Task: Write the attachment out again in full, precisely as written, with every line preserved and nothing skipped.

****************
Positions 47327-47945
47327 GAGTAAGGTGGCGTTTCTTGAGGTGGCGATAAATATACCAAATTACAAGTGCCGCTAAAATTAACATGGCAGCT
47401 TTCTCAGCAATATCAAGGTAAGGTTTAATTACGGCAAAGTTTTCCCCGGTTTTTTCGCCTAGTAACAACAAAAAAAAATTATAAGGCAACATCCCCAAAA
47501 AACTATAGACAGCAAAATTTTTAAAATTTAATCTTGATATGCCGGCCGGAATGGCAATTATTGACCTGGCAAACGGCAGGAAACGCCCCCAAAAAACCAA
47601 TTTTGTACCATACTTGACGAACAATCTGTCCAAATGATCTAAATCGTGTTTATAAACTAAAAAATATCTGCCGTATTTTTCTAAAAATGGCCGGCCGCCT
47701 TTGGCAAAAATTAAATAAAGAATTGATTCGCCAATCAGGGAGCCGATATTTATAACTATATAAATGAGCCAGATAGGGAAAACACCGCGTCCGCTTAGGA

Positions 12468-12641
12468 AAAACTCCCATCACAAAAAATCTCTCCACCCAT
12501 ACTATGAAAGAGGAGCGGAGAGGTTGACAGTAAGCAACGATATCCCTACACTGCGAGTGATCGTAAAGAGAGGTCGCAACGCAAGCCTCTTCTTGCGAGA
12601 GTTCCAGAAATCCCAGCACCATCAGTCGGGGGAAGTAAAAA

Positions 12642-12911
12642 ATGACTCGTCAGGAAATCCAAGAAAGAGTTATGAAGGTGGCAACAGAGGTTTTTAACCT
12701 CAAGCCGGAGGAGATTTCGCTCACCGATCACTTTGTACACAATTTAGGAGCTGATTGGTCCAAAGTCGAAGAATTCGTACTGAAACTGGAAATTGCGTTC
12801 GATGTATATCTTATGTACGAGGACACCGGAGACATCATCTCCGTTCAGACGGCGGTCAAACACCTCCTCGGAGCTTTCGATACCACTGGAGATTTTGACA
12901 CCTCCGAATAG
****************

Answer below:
Positions 47327-47945
47327 GAGTAAGGTGGCGTTTCTTGAGGTGGCGATAAATATACCAAATTACAAGTGCCGCTAAAATTAACATGGCAGCT
47401 TTCTCAGCAATATCAAGGTAAGGTTTAATTACGGCAAAGTTTTCCCCGGTTTTTTCGCCTAGTAACAACAAAAAAAAATTATAAGGCAACATCCCCAAAA
47501 AACTATAGACAGCAAAATTTTTAAAATTTAATCTTGATATGCCGGCCGGAATGGCAATTATTGACCTGGCAAACGGCAGGAAACGCCCCCAAAAAACCAA
47601 TTTTGTACCATACTTGACGAACAATCTGTCCAAATGATCTAAATCGTGTTTATAAACTAAAAAATATCTGCCGTATTTTTCTAAAAATGGCCGGCCGCCT
47701 TTGGCAAAAATTAAATAAAGAATTGATTCGCCAATCAGGGAGCCGATATTTATAACTATATAAATGAGCCAGATAGGGAAAACACCGCGTCCGCTTAGGA

Positions 12468-12641
12468 AAAACTCCCATCACAAAAAATCTCTCCACCCAT
12501 ACTATGAAAGAGGAGCGGAGAGGTTGACAGTAAGCAACGATATCCCTACACTGCGAGTGATCGTAAAGAGAGGTCGCAACGCAAGCCTCTTCTTGCGAGA
12601 GTTCCAGAAATCCCAGCACCATCAGTCGGGGGAAGTAAAAA

Positions 12642-12911
12642 ATGACTCGTCAGGAAATCCAAGAAAGAGTTATGAAGGTGGCAACAGAGGTTTTTAACCT
12701 CAAGCCGGAGGAGATTTCGCTCACCGATCACTTTGTACACAATTTAGGAGCTGATTGGTCCAAAGTCGAAGAATTCGTACTGAAACTGGAAATTGCGTTC
12801 GATGTATATCTTATGTACGAGGACACCGGAGACATCATCTCCGTTCAGACGGCGGTCAAACACCTCCTCGGAGCTTTCGATACCACTGGAGATTTTGACA
12901 CCTCCGAATAG